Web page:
In the Spokane County Superior Court races, only two of the 12 sitting judges are facing challenges.
Position 10: Challenger Ward Andrews is a Gonzaga Law School graduate who has worked as a trial attorney in civil litigation for more than 25 years. He says he would add that expertise to the court.
Andrews says Superior Court needs more judges, but he believes it also could be run more efficiently. He point to delays in handling civil cases. Andrews notes that Judge Linda Tompkins has been the subject of a number of affidavits from attorneys who want to change judges. He didn’t say why this would be the case. He hasn’t been in her court for many years.
Judge Tompkins, also a Gonzaga Law School graduate, has been on the court for 19 years. She enthusiastically embraces smart-justice initiatives, such as therapeutic courts that handle cases involving people in need of drug treatment or mental health care. She notes the county “can’t keep building jails.” She’s also concerned with the inequities in the bail system, saying too many people remain locked up because they simply can’t afford bail.
Tompkins was rated “well-qualified” in a Spokane County Association Bar poll. A total of 302 attorneys weighed in. Andrews chose not to participate.
Judge Tompkins has the edge in experience and gets our endorsement.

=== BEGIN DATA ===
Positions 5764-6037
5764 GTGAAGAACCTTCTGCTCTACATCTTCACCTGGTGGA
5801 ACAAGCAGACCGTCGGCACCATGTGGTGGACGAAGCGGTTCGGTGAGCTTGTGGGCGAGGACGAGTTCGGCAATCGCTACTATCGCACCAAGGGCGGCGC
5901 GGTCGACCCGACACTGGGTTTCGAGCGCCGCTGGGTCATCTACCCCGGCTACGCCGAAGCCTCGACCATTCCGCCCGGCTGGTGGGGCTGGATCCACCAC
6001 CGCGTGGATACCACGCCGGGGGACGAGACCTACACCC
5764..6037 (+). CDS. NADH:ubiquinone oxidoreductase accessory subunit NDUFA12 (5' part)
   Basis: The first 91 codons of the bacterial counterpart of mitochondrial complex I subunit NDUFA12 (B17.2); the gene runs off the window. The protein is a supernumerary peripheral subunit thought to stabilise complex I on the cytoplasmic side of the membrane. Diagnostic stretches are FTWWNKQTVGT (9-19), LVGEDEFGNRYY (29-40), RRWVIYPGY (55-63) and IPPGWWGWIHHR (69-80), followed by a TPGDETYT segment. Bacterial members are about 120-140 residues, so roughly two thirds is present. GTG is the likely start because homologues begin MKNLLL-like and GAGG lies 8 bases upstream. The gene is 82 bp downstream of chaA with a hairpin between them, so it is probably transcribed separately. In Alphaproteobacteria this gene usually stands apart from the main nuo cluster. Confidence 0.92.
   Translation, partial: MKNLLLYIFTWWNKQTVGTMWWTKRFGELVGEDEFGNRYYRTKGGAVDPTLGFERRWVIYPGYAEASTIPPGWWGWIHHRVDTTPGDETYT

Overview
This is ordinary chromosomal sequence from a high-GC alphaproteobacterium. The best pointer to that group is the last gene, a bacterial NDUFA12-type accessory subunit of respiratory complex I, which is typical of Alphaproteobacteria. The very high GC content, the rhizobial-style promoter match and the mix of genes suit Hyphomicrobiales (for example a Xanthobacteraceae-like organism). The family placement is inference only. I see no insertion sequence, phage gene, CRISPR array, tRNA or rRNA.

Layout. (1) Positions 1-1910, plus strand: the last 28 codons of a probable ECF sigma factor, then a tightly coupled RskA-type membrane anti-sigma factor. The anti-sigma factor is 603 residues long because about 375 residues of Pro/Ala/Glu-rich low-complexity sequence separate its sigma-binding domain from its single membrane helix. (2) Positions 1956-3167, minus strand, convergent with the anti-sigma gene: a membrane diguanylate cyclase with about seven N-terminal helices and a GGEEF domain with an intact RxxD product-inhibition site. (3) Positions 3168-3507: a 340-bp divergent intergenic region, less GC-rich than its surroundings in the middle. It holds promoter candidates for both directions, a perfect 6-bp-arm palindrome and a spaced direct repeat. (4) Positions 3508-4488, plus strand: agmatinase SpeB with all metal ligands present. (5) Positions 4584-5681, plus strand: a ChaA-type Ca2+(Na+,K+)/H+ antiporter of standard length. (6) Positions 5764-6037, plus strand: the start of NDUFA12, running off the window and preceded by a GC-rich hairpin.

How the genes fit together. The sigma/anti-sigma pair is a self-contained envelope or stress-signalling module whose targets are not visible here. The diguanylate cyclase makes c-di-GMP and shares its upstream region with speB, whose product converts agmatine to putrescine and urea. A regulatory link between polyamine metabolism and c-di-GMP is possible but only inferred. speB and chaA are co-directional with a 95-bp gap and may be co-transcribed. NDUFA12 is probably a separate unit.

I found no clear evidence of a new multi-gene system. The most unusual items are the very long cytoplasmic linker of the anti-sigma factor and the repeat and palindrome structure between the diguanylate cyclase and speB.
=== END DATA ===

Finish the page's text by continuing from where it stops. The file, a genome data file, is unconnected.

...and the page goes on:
Position 11: Challenger Tim Fennessy is also a civil litigator who wants to bring that expertise to the court. He says it’s frustrating to run for a court position because of the practice of judges retiring early and their replacements being appointed. It’s a fair point. Eight of the current judges were appointed first, which gave them an advantage when running for election.
Fennessy is a Gonzaga Law School graduate who has practiced law in Spokane for more than 30 years. He is a proponent of smart-justice reforms, and notes the Washington State Bar Association issued proposals for civil litigation reforms that have been disregarded. He would like to take the lead on both issues. In the county bar poll, Fennessy was rated “well-qualified.”
Unfortunately, he is taking on a highly regarded judge in Greg Sypolt. The bar poll assesses five characteristics – legal ability, temperament, integrity, experience and suitability – and Judge Sypolt was rated higher across the board.
Sypolt is a Gonzaga Law School graduate who was appointed to Superior Court in 1997. Before that, he spent two decades in the Spokane County Public Defender’s Office. He’s been presiding judge and a judge in family law and juvenile court.
He’s currently chief criminal judge, where he presides over the difficult pretrial docket. He says he was gratified to see the county awarded a grant to study ways to lower the jail population, and has supported the expansion of pretrial services.
Sypolt is a leader on diversity issues in the legal profession and in the community, and was rated “exceptionally well-qualified” by Washington Women Lawyers. In 2012, he was the recipient of Gonzaga’s “Distinguished Judicial Service Award.”
He’s earned another term.
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